Pakistani HC staffer in B'desh told to leave for terror financing
A Pakistani High Commission staffer in Bangladesh was asked to leave the country after being found indulging in terror financing including circulating Fake Indian Currency Notes, senior officials said on Tuesday.
Dhaka: A Pakistani High Commission staffer in Bangladesh was asked to leave the country after being found indulging in terror financing including circulating Fake Indian Currency Notes, senior officials said on Tuesday.
Based on intelligence reports, the Sheikh Hasina government asked Pakistan to remove Mohammad Mazhar Khan, non-diplomat attache at the consular section of the High Commission in Dhaka, after his involvement in terror financing and currency forgery racket was found.
"The Pakistani High Commission here notified us today that the official already left Dhaka on January 31 along with his family members," a Bangladeshi foreign ministry spokesman told PTI.
He said Dhaka earlier informed Islamabad that their non-diplomat attache was found to be involved in forgery of Indian currency believed to be used for terror financing and demanded his immediate removal.
Khan had set up a wide network of producing and distributing fake Indian currency and in collaboration with some colleagues at the High Commission used to channel the money earned through his currency scam to terror groups like Hizb ut-Tahir, Ansarullah Bangla Team and Jamaat-e-Islami, foreign Ministry officials were quoted as saying by The Daily Star.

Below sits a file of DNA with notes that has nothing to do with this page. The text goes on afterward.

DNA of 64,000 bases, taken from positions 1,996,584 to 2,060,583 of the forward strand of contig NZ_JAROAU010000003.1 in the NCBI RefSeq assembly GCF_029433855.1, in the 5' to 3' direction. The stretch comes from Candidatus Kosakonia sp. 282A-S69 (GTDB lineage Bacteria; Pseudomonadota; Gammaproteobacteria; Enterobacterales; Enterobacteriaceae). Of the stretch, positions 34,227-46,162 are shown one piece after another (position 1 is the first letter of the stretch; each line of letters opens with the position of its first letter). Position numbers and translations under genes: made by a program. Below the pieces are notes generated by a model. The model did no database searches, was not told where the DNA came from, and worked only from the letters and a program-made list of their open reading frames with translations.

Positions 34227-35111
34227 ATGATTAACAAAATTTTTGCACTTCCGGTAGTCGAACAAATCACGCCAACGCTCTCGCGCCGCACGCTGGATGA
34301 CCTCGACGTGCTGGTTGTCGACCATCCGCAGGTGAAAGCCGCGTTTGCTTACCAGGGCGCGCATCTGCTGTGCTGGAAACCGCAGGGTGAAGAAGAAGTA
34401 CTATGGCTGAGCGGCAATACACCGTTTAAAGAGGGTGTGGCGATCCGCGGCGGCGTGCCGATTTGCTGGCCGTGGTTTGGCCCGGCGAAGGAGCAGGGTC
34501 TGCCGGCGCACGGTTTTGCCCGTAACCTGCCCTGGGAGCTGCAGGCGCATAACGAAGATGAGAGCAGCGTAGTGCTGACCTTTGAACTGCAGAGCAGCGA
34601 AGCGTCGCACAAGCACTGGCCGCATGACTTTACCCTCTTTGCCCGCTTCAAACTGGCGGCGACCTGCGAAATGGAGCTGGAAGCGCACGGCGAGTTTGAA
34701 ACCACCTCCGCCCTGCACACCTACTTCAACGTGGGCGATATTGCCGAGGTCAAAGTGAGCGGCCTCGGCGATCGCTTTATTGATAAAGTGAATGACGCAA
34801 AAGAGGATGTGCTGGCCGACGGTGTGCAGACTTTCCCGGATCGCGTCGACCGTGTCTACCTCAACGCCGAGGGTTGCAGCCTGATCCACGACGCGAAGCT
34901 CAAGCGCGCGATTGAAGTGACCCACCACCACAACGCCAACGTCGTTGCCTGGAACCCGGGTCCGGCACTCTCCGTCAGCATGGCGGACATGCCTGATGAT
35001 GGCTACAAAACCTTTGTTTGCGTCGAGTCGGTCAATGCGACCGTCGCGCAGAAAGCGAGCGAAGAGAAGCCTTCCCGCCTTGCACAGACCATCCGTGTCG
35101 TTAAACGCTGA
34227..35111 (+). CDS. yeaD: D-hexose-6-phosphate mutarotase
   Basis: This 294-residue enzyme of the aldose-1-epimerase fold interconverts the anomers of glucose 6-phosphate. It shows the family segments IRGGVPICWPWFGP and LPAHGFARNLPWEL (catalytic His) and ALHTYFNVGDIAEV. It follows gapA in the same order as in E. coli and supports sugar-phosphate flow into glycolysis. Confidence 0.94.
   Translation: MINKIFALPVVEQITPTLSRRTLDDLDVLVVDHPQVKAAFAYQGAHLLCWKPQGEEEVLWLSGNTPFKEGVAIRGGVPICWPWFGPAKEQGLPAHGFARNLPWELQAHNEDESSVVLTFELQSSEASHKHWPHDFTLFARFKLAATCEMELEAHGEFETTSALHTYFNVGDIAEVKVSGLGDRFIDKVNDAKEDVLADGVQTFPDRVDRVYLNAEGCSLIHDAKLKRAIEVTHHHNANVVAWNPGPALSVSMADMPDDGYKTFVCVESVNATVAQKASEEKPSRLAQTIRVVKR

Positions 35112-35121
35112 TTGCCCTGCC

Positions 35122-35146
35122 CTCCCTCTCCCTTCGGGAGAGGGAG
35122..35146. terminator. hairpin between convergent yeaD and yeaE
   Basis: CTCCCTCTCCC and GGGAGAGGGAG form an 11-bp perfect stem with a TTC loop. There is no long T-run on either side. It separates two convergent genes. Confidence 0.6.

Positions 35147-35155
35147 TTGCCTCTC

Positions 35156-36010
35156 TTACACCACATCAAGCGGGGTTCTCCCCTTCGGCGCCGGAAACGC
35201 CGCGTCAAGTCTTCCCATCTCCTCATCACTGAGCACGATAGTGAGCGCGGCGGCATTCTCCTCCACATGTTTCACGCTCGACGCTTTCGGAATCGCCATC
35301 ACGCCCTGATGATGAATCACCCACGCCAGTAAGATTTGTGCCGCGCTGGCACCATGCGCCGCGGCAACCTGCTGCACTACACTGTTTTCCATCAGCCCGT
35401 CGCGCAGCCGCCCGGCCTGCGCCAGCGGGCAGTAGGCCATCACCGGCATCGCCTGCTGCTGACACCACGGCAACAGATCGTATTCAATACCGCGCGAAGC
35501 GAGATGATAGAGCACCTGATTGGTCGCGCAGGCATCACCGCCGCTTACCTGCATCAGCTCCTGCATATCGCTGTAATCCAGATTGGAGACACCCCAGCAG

The Pakistani staffer left Dhaka with his family after the foreign ministry, instead of going for harsher measures like deportation, asked Islamabad to withdraw him in a week, officials said.
The newspaper quoted a senior diplomat at the Pakistan High Commission as saying, "We have nothing to say on the matter. Whatever response would come would be from our foreign affairs spokesperson."
Khan came under scanner following a confessional statement by a Bangladeshi citizen, Mujibur Rahman, who told a Dhaka court that the Pakistani staffer was directly involved in collecting and smuggling fake Indian currency.
An intelligence agency took the lead and probed to unearth that Mujibur and another Bangladeshi Jalil Akhter, both close contacts of Khan, took part in counterfeit Indian currency collection, its distribution at home and smuggling to India.
Citing intelligence report, the newspaper said Khan had close ties also with some ex-army and police officers, some teachers of Dhaka University and other universities, officers of Pakistan International Airlines, businessmen and a section of Bangladeshi nationals residing in bordering areas of Lalmonirhat, Thakurgaon, Jessore and Benapole.
Bangladeshi nationals having links with Khan were engaged in the activities of various militant organisations in the country, the intelligence report said.